Water), as well as the first book of Moses ; thus the pro- 
fane is compared to primal matter, damp and without 
form, over which the spirit has not yet moved, and 
which is born again from the waters of baptism (con- 
sult Symbolic Colors, p. 169). 

The Hebrew name of the frog, »77»s TSPRDO, is com- 
posed of “5s TspR, to turn, to convert one’s self, in a 
physical as in a moral sense; this verb is applied to a 
timid and degraded man, who morally turns and returns 
on all sides (Gesenius). The second root of the name of 
the frog is 275 po, which signifies science, knowledge 
wisdom. 


1 Champollion, Notice du Musée Charles X., p. 40. 
® Champ. ibid. 


EGYPTIAN SYMBOLS. day] 


Thus the frog represents a man commencing to turn 
to wisdom ; it symbolizes the neophyte not yet spirit- 
ually formed, but who is about to be, or may become 
so. This symbol marks the undecided state of the 
mystes who may acquire a new life, or be replunged in 
darkness; this is the meaning of Horapollo when he 
says in another chapter (II. 101), that the frog repre- 
sents an impudent man, with a brazen look ; this animal 
also represents the profane combating wisdom. We 
find this second signification again in the Hebrew word, 
since “=X TspPR also signifies to tear with nails (claws), and 
37 Do, wisdom ; thus the frog is also the symbol of the 
shameless profane, who endeavors to destroy wisdom by 
false reasoning ; in this sense the Apocalypse speaks of 
three unclean spirits like frogs (xvi. 13), and that in Kx- 
odus, it is said that Aaron stretched out his hand over 
the waters of Egypt, and frogs came up and covered 
the land (Exodus vili., 1 to10; Ps. Ixxviil. 45.; cv. 30). 

The Egyptian philologist adds further on (II. 102), 
that man, who had remained a long time without mo- 
tion, and who was subsequently enabled to move, was 
symbolized by a frog having its hind legs, because the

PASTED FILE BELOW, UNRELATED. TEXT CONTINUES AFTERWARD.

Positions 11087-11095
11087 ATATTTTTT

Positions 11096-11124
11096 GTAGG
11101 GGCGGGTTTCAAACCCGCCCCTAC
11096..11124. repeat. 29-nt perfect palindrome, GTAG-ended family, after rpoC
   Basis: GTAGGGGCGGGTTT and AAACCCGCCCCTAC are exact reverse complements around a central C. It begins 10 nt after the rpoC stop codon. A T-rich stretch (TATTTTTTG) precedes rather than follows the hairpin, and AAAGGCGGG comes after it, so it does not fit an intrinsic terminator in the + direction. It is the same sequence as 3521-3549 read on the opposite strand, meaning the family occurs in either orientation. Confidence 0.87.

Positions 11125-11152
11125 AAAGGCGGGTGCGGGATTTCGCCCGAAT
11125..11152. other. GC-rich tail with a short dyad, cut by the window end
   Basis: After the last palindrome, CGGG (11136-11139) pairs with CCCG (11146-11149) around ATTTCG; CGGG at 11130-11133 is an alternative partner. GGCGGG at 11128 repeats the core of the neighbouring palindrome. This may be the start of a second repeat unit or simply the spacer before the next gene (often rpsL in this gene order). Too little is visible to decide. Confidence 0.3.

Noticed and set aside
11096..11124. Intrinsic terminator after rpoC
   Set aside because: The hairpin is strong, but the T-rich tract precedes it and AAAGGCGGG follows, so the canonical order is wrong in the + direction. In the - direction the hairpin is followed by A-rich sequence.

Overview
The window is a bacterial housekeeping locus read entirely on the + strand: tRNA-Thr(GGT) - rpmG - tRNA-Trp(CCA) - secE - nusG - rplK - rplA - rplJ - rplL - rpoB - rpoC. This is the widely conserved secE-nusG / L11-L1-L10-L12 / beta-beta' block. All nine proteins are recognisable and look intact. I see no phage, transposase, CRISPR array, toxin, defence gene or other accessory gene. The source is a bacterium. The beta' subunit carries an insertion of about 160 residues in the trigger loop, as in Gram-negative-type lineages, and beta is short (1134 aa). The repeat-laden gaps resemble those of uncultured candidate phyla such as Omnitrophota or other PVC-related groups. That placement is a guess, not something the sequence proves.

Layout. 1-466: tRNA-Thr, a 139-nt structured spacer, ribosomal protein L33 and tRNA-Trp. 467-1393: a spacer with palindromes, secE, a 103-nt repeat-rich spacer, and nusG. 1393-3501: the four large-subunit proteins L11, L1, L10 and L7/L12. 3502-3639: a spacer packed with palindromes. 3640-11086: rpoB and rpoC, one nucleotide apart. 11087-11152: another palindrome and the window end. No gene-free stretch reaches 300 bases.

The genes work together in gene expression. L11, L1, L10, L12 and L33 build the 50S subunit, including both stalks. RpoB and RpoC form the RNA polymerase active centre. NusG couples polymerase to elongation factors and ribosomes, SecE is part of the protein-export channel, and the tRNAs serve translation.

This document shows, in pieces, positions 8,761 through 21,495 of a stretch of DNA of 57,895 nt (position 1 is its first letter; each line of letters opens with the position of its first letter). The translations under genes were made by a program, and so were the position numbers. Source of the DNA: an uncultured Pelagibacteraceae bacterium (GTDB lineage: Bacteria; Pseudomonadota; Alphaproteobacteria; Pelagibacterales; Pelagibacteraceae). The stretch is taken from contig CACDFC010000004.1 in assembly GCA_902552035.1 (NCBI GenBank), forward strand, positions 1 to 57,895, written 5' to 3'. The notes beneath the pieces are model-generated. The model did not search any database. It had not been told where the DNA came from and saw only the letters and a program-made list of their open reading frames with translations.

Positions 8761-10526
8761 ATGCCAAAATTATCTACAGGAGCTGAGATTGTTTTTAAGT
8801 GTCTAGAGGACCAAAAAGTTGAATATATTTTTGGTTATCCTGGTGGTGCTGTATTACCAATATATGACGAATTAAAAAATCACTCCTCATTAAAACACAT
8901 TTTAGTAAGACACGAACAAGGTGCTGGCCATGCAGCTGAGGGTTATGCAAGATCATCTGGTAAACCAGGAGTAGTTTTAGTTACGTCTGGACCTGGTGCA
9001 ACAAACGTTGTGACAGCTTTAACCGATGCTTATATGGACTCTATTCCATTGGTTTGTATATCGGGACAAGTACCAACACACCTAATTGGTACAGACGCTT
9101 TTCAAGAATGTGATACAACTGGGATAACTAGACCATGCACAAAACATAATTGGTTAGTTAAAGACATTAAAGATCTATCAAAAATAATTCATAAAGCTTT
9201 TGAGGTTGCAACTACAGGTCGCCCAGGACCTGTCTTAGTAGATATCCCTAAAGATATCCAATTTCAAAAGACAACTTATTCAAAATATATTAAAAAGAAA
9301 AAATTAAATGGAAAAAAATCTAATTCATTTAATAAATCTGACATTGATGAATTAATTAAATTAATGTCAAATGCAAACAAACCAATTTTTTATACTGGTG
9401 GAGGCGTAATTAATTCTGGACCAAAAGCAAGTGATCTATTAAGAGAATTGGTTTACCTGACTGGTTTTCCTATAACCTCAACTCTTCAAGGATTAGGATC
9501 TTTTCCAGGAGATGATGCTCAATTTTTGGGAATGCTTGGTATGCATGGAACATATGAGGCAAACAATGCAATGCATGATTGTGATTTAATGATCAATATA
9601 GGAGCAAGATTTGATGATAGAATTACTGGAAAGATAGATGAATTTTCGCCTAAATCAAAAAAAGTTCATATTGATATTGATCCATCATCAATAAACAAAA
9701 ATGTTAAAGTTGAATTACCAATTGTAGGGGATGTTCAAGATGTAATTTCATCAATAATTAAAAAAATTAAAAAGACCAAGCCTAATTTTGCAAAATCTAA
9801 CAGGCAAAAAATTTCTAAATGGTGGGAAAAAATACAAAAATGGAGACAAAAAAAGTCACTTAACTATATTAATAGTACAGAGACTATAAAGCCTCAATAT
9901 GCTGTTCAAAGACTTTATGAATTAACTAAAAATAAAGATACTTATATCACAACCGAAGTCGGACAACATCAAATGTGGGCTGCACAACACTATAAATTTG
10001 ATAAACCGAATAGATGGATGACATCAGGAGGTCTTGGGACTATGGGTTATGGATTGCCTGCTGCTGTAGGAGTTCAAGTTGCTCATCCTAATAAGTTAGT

frog comes into the world without them. 

The motionless man, having acquired the power of 
motion, is also the regenerated man, for in Hebrew 
mW SCHUHE signifies to walk, and to meditate (Rosen 
muller), and 725 ELK to walk, and to live ; Dvn 45H he who 
walks uprightly (Ps. xv. 2). 


AXE. 

This sign, which certainly represents an axe, as ex- 
plained by Champollion in his Grammar, p. 5 and 110, 
and, as proved by Wilkinson’s description of Egypt, 
(Manners of the Egyptians, I. 323), is the sign of the idea 
God. 


His name in Egyptian is composed of the axe, the 
segment of a sphere, and the mouth ; which gives, in ac- 


38 APPLICATION TO 


cordance with Champollion’s alphabet, the word 7: 
NDR, which signifies in Hebrew a vow, a thing vowed, 
consecrated. These different acceptations are applied to 
the consecrated images of the gods, and to the temples. 

The root of this name of consecration 773 NDR is 573 
NDE, to separate, because things vowed or consecrated 
were set apart; the axe was the sign of the idea to sep- 
arate, and the word 45) NpHE especially signified to 
strike with the axe (Deut. xx. 19, Gesenius'). 

Salvolini seeks an explanation of this symbol in the 
word TED (Analysis, p. 230); I will only call atten- 
tion to the fact, that our group, according to Lepsius, 
forms the word SNOYTTEP (Annales, ix. 77, 81), which 
also appears in the Hebrew 17. 


SWALLOW. 


In Egypt, the swallow was the symbol of the entire 
heritage left to children ; because, says Horapollo, whet 
about to die, it rolls itself in the mud and forms a nest 
for its young (Horap. II., 31). 

The Hebrew name of the swallow is “15 pRuR; the 
root of this word is "7 pr or "17 pur, words having alike 
the signification : 

1. Habitation, house, which answers to the word in 
Horapollo z2jow, possession, which I translate by in- 
heritance. 

2. “17 _puR also signifies a generation, yevex (seventy), 
and consequently answers to Horapollo’s words :2zow 
your, gencrative possession, or paternal inheritance. 

The swallow was the symbol of ancestral inheritance, 
because it built its nest in the habitation of man; on 
which account it was consecrated to the household 
gods (Noél). 


' The name of the Nazarites "72 signifies consecrated and separated 
2 separavil se, abstinuit, se consecravit (Gesenius). 


EGYPTIAN SYMBOLS. 39 


efi] gs 


“The god Thoth,” says Salvolini, “ was regarded in 
ancient Egypt as the protector of the city of Hermopolis 
Magna; on this account, he everywhere receives in the 
inscriptions the title which is found in the character 
wb, lord, followed by the number evght. That the 
reader may understand the origin of the use of the num- 
ber eight in the expression of this divine title, it will 
only be necessary for me to remind him that the Egyp- 


tian name of Hermopolis reads Wruornr SCHMOUN, and